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14 thoughts on “You Were Worried About China?

  1. I haven’t been following this as closely as you have but I do think you are overreacting here a bit. What do you think the effects will be on the price of Japanese cars, Korean cars and exports to China, India and Brazil?

    • Perhaps I am over-stating the problem, but for the US we have to be worried about the worst-case scenario. I don’t think it affects us outside of that – but that worst-case is pretty bad. I’d like to see more manufacturing here, as I’ve said, but that’s going to be very difficult.
      Cars may indeed become cheaper as the Yen drops. Korea has to respond, too, so we will just wait and see. Exports are going to be more expensive, yes, but a lot of what we export are agricultural products that nations rely on to feed their people so they may not be affected as much.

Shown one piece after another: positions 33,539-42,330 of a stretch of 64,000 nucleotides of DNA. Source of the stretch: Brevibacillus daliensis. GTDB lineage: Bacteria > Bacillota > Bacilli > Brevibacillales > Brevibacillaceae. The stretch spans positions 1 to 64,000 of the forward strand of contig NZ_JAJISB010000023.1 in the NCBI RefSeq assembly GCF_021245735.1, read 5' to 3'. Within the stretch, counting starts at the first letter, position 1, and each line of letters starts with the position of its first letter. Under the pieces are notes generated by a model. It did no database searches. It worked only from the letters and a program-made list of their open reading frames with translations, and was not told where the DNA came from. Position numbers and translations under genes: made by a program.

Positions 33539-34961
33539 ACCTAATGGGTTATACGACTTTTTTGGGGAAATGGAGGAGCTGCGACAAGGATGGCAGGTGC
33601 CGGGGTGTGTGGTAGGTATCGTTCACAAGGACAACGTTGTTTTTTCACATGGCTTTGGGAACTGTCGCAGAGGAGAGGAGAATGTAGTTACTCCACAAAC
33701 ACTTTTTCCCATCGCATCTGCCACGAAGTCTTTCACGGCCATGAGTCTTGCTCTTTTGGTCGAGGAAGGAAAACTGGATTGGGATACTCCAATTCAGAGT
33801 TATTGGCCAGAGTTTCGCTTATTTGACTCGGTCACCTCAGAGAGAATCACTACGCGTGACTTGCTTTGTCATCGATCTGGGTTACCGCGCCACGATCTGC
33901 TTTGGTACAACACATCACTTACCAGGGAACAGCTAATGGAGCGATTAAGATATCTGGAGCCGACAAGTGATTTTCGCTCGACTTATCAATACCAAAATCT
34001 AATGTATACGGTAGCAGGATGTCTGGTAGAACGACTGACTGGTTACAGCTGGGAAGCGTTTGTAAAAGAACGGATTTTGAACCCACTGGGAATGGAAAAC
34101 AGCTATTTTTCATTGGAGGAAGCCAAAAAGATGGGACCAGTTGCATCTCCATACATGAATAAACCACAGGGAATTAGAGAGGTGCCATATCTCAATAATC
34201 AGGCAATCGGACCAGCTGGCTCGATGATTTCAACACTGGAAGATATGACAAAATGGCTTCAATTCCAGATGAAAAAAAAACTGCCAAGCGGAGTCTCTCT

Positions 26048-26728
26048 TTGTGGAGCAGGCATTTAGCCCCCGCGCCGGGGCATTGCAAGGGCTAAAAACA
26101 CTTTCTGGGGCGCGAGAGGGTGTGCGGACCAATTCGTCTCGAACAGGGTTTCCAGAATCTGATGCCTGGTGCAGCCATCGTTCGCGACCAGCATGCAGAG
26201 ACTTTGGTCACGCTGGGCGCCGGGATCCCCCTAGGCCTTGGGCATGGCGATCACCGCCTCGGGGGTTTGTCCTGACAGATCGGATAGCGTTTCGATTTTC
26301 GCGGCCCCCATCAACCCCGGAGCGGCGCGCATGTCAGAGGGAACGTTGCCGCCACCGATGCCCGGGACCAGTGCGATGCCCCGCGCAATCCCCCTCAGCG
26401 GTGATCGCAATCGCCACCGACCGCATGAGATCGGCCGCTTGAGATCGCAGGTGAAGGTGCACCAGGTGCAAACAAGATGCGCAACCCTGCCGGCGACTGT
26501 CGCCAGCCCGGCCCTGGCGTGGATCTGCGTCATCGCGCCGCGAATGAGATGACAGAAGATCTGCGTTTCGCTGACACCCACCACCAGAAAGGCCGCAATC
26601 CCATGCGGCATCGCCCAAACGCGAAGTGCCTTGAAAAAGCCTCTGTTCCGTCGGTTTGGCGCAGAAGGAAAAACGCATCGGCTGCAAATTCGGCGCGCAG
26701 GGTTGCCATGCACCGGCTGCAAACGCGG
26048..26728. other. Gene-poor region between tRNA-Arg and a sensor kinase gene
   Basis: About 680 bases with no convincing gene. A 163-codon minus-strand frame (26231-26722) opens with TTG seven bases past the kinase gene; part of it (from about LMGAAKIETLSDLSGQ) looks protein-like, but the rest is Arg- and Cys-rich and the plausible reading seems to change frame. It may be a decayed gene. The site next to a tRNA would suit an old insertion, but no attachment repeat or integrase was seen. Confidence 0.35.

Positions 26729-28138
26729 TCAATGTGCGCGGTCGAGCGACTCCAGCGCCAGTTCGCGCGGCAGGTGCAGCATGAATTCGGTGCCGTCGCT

2. I am with Dan on this one. The last time you talked about this it was more balanced. They had to do something and everyone knew it was risky. Good results so far might continue and everything will work out. I doubt this impacts us at all because we are never going to make flat screen TV’s here anyway.

    • I am thinking a lot more about this, and there is much more to say. I’ll balance this out with a more global perspective once it’s been thunk out a bit. 🙂

  3. Currencies are so hard to understand so I will admit I don’t get most of this. It’s not like regular accounting at all. They can print more money and it just seems to go out into the world like nothing. I guess if what you are saying is that the important part is how the rest of the world responds I will agree with that but Japan seems to be its own island. If electronics become cheaper I don’t think that will affect us really in any way other than to be a benefit to the retail sector.
    What if they can’t keep borrowing and do collapse? I would want to hear more about that. I think you are right that they buy mostly farm products from us and I heard Alaska oil too. That doesn’t seem like it would hurt too badly no matter what.

    • It is a very different world – inside a nation is one thing, outside is another. Everyone is thinking about both at the same time here, but all politics is first and foremost local.
      What happens if Japan has to default and/or the Yen really does turn into toilet paper? That’s what “collapse” is, and I don’t know that anyone has thought that through to the end.